Historical and Film Associations Award Kent State’s May 4 Visitors Center
The Kent State University May 4 Visitors Center has won two awards for the center’s exhibits. The Kent State May 4 Visitors Center received the American Association for State and Local History’s (AASLH) 2014 Award of Merit. The AASLH Award of Merit recognizes excellence for projects that include civic engagement, special projects, educational programs, exhibits and exceptional achievement in the preservation and interpretation of state and local history. The May 4 Visitors Center also won the Council on International Nontheatrical Events (CINE) Special Jury Award for a film created for one of the center’s three galleries.
Lori Boes, assistant director of the May 4 Visitors Center, applied for the AASLH 2014 Award of Merit, providing information that was reviewed by a local historian before it was submitted to the AASLH.
“Some of the things they were interested in were the importance of the exhibit to the institution, the mission, who the target audience is for the exhibit and how the exhibit is going to sustain itself,” Boes said. “They also wanted us to show them photographs, sample label copies, a floor plan and list of artifacts in the center. They don’t actually come to the site, so the application has to represent what’s in the center.”
The exhibit was created by Laura Davis and the late Carole Barbato, who passed away suddenly this past April. Both Davis and Barbato were Kent State professors who retired recently, and were students at Kent State at the time of the shootings on May 4, 1970.
The CINE Special Jury Award was a surprise to Boes. The film, shown in the May 4 Visitors Center, won the CINE 2013 Golden Eagle Award. It was then selected by the CINE Special Jury Committee as the best in the Arts and Exhibits Programs category. The film, called “A Turning Point,” is an 11-minute original film that tells the story of May 4, 1970, from the students’ point of view as that day unfolded.
“The film presents visual evidence from archival films, photos, geospatial map animations, along with audible evidence from an actual recording of the gun shots and the controversial order to fire by the National Guard,” said Mike Buday of GTOO Media, who is the producer of the film and who also applied for the CINE 2013 Golden Eagle Award. “It concludes with a poignant tribute in memoriam to the four students who were killed and the nine wounded, and provides viewers with a somber and sobering takeaway as they react to the aftermath of this tragic story, almost as if it just happened.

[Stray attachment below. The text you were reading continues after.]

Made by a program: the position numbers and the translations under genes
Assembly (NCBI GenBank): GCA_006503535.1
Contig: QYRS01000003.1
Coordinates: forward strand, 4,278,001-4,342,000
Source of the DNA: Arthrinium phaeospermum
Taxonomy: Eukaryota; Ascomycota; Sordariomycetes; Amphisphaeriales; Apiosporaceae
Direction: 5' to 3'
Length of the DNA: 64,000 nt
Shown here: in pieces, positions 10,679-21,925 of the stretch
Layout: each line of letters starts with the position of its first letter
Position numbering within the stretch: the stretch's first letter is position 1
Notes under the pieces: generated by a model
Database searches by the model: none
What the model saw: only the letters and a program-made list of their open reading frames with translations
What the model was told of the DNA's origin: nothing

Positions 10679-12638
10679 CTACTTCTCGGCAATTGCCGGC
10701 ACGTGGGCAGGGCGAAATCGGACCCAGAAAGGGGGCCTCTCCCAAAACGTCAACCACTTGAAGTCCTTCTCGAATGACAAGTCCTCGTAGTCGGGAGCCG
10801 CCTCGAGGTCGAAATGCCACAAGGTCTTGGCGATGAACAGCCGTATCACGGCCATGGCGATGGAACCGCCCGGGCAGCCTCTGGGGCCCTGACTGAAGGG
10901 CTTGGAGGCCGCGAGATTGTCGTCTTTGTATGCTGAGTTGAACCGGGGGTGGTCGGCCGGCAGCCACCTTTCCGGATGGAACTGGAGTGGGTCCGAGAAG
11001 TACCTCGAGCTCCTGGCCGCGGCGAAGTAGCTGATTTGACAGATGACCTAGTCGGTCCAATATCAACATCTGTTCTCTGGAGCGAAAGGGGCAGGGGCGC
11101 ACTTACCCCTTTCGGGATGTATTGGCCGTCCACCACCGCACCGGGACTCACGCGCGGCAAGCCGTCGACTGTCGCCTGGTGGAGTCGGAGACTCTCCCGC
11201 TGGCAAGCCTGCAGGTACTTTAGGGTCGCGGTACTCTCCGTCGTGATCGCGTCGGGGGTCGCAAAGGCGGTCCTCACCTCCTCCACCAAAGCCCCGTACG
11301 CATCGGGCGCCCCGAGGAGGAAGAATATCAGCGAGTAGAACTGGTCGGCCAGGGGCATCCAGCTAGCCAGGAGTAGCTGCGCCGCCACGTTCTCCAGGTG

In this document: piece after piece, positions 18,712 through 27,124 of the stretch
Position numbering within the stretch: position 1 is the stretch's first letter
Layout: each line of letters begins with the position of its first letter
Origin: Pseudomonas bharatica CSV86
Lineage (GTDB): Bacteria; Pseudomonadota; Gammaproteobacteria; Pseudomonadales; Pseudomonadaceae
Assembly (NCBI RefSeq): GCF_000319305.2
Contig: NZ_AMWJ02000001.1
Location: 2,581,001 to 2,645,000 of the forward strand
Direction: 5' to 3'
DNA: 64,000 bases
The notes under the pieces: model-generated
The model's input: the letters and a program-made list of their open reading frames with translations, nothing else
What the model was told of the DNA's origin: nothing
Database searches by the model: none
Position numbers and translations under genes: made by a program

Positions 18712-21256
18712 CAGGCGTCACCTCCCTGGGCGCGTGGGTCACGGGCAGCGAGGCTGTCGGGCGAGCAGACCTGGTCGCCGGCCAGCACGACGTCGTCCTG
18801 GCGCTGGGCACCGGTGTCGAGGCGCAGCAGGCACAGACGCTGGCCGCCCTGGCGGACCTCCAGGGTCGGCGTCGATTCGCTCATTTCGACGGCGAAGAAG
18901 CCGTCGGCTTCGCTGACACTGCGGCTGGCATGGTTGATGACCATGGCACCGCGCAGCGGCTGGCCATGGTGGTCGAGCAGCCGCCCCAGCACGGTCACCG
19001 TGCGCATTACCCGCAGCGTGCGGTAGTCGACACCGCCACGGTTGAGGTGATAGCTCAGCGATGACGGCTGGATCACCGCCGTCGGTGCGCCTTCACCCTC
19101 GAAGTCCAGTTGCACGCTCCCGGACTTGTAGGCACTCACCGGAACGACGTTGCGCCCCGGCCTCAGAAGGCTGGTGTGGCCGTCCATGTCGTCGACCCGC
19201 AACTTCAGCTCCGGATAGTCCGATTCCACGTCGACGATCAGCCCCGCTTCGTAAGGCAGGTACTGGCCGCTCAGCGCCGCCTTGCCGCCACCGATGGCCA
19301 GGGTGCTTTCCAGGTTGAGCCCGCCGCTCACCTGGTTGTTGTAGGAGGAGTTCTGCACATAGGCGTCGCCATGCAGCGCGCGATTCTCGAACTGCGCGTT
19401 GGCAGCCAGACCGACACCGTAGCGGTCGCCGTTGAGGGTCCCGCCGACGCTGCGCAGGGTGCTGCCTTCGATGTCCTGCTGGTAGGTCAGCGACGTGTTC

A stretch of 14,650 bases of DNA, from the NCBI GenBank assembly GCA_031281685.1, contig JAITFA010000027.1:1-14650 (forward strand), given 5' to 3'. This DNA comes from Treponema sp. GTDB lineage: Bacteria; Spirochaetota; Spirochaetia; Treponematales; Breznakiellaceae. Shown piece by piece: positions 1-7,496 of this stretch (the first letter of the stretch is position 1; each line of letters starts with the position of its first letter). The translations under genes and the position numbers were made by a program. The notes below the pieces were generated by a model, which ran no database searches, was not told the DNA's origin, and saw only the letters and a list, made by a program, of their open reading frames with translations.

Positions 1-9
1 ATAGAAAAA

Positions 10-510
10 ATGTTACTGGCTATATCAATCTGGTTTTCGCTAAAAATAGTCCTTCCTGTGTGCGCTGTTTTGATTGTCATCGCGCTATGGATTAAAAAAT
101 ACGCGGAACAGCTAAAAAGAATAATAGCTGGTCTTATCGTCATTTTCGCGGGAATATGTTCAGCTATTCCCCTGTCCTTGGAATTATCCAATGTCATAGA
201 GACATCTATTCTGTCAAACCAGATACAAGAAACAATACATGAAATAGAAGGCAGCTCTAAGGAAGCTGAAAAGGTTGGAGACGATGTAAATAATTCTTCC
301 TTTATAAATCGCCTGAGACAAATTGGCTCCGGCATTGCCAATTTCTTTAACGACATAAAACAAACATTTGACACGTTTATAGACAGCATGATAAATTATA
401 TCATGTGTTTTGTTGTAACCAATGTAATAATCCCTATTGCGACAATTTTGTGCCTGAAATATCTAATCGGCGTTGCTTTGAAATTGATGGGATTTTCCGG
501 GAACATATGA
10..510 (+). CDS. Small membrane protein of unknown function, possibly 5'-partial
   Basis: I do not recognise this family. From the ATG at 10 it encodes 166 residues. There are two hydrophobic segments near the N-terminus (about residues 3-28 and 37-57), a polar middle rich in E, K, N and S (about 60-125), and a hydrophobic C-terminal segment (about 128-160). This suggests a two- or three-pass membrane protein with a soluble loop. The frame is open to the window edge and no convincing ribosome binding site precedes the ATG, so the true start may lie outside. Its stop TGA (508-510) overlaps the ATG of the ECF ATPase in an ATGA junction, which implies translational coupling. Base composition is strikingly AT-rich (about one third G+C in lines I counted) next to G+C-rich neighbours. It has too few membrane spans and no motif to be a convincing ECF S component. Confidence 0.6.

” Buday said the intent of the film is to provide a clearer sense of why the students were protesting the Vietnam War, how they were exercising their First Amendment rights on campus and to confront the senseless and inexcusable fact that deadly force was used by the authorities.
Both Buday and Boes dedicate the awards to Davis and Barbato, whose work, they said, made the film what it is today.
“This award belongs most to Laura and Carole for their extraordinary dedication,” Buday said. “I share with them, and the many others credited on this film, a feeling of pride and the sense that this important story has much to offer us all for the future. I can't help but think there is some divine hand at work with this special award in light of Carole's recent passing.”
For more information about Kent State’s May 4 Visitors Center, visit www.kent.edu/may4.
For more information about the American Association for State and Local History, visit www.aaslh.org.
For more information about the Council on International Nontheatrical Events, visit www.cine.org.
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Kent State University's May 4 Visitors Center tells the May 4, 1970 story, set against the political and cultural changes of the 1960s.